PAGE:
In his Wednesday comments to media, Mr Chan confirmed DICJ was currently working on revising several regulations covering Macau’s gaming industry. That included introducing amendments to the regime for the supply of gaming machines, equipment and systems, and amendments to the legal framework overseeing junket activities in Macau. In both cases, Mr Chan said, the regulator had already conducted a consultation process with the respective industry participants on the proposed changes; it was now assessing the opinions collected based on “public interest”.
“We have several regulatory proposals lined up for approval,” Mr Chan said. He added that the regulator’s priority was to revise the rules on access to casino floors. DICJ is proposing the introduction of regulations banning Macau-based gaming workers from casino floors outside work hours. It says the move aims to curb problem gambling among casino employees, particularly card dealers.
Local players’ contribution to Macau casino GGR is estimated by investment analysts as being small when judged in percentage terms.
Mr Chan said a proposal on the matter should be sent “very soon” to the city’s Legislative Assembly for voting.
In his Wednesday comments, the official reaffirmed that DICJ had been in close contact with the management of Wynn Macau Ltd regarding the shareholding changes in that firm’s parent company Wynn Resorts Ltd – including the sale to Macau rival firm Galaxy Entertainment of a 4.9-percent stake in the parent firm. Mr Chan again stated that no wrongdoing had been detected regarding the entire process.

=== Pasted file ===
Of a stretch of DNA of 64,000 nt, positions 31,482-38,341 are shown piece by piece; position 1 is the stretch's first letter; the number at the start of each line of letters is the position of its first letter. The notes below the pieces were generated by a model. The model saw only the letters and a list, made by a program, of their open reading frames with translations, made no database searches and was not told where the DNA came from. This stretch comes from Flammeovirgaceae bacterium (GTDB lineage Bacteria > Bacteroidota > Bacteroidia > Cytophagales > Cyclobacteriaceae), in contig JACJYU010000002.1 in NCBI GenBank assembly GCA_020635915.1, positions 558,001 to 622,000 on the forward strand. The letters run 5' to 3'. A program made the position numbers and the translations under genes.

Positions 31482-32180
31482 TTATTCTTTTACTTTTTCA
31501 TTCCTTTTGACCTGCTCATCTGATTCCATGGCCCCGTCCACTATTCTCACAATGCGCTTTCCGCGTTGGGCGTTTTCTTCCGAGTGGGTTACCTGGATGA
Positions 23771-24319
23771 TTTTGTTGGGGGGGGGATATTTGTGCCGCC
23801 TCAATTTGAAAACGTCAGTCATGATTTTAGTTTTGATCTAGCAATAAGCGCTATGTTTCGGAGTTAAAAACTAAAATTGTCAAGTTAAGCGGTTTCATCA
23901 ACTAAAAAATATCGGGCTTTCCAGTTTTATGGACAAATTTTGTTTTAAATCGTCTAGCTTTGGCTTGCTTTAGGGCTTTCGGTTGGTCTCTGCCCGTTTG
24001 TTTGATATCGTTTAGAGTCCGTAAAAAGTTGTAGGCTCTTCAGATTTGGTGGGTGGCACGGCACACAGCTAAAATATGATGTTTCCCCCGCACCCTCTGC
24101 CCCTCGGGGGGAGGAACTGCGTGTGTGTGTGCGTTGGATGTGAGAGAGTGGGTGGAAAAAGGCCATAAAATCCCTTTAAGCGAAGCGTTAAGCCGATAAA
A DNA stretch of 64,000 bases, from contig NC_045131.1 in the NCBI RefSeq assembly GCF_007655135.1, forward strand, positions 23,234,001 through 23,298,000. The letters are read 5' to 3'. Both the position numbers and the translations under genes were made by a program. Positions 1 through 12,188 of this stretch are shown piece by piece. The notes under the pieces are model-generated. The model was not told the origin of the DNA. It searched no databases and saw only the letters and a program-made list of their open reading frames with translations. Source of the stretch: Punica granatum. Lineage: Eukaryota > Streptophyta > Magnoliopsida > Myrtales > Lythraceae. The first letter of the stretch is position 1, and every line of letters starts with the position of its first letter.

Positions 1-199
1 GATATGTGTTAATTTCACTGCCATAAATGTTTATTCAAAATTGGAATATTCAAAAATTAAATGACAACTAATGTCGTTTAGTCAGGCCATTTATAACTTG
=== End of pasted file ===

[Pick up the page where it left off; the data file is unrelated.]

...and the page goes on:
Questioned about the potential allocation by DICJ of new-to-market gaming tables for Morpheus – the latest addition to Melco Resorts’ City of Dreams Macau casino resort, to open on June 15 – Mr Chan remained tight-lipped, just stating the process would be compliant with Macau’s table cap policy. The policy, effective since 2013, limits compound annual growth in the number of new live-dealer tables in the city’s casinos to 3 percent until the end of 2022, from a base of 5,485 tables recorded at the end of the fourth quarter of 2012.
Mr Chan also reiterated that the casino regulator had never authorised gaming products in the local market making use of cryptocurrency. He added that DICJ had no plans to allow usage of cryptocurrency in the city’s gaming sector.
The official additionally said that DICJ had yet to receive any request from one of the city’s six casino operators to operate a gaming facility at The 13 Hotel on the border between Cotai and Coloane in Macau.
The firm promoting the project has revised the opening date for the hotel component to June 30, according to a March filing. Several previous deadlines declared by firm have already been missed.
The project is also said to include a casino. The casino at The 13 Hotel may only open by March 31, 2019, along with some shops at the complex, the promoter said in February.